The United Kingdom is among the world's top 10 manufacturing economies. Whether that country's leadership will continue is open to debate.
“The UK comes in at number seven in largest economies due to their healthy agriculture, electronics, and manufacturing industries,” according to one article. “England has long been considered a leading financial and political power in Europe.” Manufacturing businesses employ 2.5 million people in the UK, contributing 10 percent of the UK GVA (Gross Value Added), and accounts for 54 percent of exports.
The Technology Strategy Board (TSB), the UK's innovation agency, plays an important role helping UK manufacturers to remain competitive in the global market by shifting focus toward high-value, knowledge-rich products, processes, and services. The TSB brings together businesses, research, and the public sector. One of the main goals of the TSB is to support and accelerate the development of innovative products and services to meet international market needs.
The aerospace, pharmaceutical, and automotive industries in the UK have in common an innovative manufacturing sector. These industries have become strong in national and international markets thanks to their high R&D. Both aerospace and automotive industries depend on large and reliable electronics supply chains to keep their current positions in innovation, and they therefore receive TSB support.
In the next 15 to 20 years, it is likely that the UK will be generating wealth from manufacturing innovation. The TSB has established a crystal clear path for UK manufacturing, directing its investment toward innovation identified in 22 national competencies, which are expected to contribute at a great scale to economic growth in the UK.
Innovative business models and value supply chains
I am pretty sure we all agree that without encouragement it is difficult to keep up, whatever the job is. Business communities are no different from individuals. They need encouragement as well in order to develop innovative business models and supply chains.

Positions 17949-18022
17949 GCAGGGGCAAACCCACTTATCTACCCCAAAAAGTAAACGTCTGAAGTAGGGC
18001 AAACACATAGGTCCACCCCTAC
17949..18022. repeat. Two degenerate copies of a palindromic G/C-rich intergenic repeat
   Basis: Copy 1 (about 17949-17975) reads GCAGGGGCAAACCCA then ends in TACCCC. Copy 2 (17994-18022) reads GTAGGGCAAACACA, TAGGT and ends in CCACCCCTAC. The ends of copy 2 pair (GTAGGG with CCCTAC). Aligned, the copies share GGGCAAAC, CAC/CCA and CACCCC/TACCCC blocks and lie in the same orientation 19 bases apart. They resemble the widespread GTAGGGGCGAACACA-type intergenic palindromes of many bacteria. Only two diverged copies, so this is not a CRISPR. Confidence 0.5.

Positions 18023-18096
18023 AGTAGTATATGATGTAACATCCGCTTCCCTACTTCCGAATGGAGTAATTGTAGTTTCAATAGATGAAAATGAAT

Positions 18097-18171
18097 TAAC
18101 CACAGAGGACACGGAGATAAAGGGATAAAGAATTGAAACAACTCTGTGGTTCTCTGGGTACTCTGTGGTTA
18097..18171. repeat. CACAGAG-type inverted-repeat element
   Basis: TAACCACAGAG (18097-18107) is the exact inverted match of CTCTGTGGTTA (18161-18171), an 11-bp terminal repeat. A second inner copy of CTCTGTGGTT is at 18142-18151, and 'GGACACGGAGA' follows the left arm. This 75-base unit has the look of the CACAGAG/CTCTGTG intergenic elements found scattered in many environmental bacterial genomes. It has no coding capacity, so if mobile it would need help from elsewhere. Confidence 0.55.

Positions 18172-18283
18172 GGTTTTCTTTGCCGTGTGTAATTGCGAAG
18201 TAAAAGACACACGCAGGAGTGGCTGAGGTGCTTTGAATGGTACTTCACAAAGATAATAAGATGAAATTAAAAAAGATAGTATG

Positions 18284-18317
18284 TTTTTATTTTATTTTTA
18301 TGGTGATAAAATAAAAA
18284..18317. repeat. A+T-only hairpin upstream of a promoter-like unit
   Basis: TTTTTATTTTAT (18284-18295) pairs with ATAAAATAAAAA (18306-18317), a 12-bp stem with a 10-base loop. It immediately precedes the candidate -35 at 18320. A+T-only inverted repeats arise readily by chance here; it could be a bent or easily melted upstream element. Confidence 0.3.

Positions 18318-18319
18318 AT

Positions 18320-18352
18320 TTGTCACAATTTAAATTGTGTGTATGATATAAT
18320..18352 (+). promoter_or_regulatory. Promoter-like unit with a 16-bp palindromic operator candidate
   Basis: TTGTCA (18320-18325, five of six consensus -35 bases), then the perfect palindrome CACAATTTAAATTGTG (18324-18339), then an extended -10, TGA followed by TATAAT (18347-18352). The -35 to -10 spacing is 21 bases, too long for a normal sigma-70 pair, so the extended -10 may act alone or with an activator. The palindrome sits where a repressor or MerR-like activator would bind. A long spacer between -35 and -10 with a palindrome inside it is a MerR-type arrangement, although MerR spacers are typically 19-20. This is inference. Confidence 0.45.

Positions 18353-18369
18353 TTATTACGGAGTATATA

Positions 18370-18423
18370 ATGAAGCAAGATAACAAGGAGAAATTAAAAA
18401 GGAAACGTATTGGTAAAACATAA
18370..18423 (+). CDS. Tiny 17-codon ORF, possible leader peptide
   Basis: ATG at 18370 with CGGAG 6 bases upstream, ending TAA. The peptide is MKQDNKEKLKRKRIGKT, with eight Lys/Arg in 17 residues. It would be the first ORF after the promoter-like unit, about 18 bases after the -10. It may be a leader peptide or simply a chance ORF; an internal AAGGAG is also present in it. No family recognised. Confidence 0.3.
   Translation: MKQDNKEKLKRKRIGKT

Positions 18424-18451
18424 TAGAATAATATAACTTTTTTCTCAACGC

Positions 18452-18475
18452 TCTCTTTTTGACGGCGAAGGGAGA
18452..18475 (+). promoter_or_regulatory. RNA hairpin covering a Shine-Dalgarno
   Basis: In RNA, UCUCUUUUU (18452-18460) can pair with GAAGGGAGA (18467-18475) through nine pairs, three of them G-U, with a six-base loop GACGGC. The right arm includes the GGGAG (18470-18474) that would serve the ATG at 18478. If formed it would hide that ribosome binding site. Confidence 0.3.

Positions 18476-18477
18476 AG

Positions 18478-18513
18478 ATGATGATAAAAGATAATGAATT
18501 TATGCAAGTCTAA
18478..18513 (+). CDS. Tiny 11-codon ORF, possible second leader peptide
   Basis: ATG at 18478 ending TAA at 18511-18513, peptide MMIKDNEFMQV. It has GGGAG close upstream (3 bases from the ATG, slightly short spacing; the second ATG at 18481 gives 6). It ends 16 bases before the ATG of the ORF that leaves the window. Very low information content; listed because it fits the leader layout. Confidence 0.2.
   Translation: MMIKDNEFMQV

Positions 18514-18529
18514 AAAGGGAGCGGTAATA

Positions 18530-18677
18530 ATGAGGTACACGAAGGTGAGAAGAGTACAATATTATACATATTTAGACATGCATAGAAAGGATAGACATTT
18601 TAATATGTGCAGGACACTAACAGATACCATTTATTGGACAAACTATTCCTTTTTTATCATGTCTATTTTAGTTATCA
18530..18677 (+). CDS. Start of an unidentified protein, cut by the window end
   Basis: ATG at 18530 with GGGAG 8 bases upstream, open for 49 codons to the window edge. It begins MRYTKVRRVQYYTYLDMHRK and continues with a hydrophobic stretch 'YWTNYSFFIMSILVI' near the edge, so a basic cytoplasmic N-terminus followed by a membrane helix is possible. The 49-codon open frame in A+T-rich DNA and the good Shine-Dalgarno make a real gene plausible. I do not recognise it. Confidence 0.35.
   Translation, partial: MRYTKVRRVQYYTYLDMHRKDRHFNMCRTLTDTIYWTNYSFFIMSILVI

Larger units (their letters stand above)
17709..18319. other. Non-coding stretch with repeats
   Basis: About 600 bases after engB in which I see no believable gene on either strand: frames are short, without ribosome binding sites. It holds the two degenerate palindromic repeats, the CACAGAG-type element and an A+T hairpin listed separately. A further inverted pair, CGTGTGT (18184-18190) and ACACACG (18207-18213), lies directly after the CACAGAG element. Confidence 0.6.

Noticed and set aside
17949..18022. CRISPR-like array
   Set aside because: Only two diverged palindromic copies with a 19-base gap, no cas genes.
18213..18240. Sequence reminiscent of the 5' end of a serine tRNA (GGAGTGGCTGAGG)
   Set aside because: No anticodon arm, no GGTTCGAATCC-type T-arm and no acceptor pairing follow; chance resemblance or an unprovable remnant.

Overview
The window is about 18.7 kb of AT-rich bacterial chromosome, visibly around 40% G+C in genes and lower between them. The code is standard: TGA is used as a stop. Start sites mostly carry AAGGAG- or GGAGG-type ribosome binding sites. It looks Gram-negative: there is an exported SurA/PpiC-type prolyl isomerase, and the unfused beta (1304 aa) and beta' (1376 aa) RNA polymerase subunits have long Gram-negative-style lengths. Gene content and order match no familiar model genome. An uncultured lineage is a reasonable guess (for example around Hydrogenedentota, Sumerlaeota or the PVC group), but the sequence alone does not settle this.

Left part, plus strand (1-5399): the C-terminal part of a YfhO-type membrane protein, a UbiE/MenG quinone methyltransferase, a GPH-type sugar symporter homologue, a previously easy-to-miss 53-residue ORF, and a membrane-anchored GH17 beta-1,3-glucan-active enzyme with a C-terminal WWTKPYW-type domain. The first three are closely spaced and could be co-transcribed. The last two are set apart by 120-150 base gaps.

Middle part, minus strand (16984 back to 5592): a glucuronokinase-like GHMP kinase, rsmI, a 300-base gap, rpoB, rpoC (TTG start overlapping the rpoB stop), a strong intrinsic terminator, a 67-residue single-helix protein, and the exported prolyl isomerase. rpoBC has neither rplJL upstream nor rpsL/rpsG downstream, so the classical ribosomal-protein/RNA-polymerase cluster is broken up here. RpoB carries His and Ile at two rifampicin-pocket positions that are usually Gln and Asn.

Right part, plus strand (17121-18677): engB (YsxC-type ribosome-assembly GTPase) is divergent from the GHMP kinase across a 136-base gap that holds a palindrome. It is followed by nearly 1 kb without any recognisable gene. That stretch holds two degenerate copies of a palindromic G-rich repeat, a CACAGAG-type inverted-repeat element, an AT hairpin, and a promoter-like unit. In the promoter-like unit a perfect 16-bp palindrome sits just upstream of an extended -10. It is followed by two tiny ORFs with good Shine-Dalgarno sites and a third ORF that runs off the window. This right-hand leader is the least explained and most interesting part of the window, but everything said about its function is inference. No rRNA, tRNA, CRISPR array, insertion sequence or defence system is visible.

The Technology Strategy Board is up to investing £10 million in projects that explore new design in additive manufacturing — for example, in 3D printing. Additive manufacturing intelligently combined with new developments in the digital area opens the possibility of manufacturing novel and complex components, which will be the base of the future of manufacturing.
What the future will bring
The world of design manufacturing is changing fast. To cope with the rapid evolution of technology the TSB, during the period 2013/14, is focusing on five high-value manufacturing areas. These areas have been chosen due to their strong potential for innovation to generate wealth:
- Resource efficiency
- Manufacturing systems
- Integration of new materials with manufacturing technologies
- Manufacturing processes
- Manufacturing business models
By having the support of a government agency, many UK-based manufacturers and startups focusing on additive manufacturing and new technologies have a bright future awaiting if they devote their efforts to writing a good business plan for innovation that could not only help their own growth, but could also contribute to the wealth of the UK. I believe, from what I have seen in the recent exhibition at the Design Museum in London — The Future Is Here, sponsored by the TSB — that there is no doubt we are living a new industrial revolution.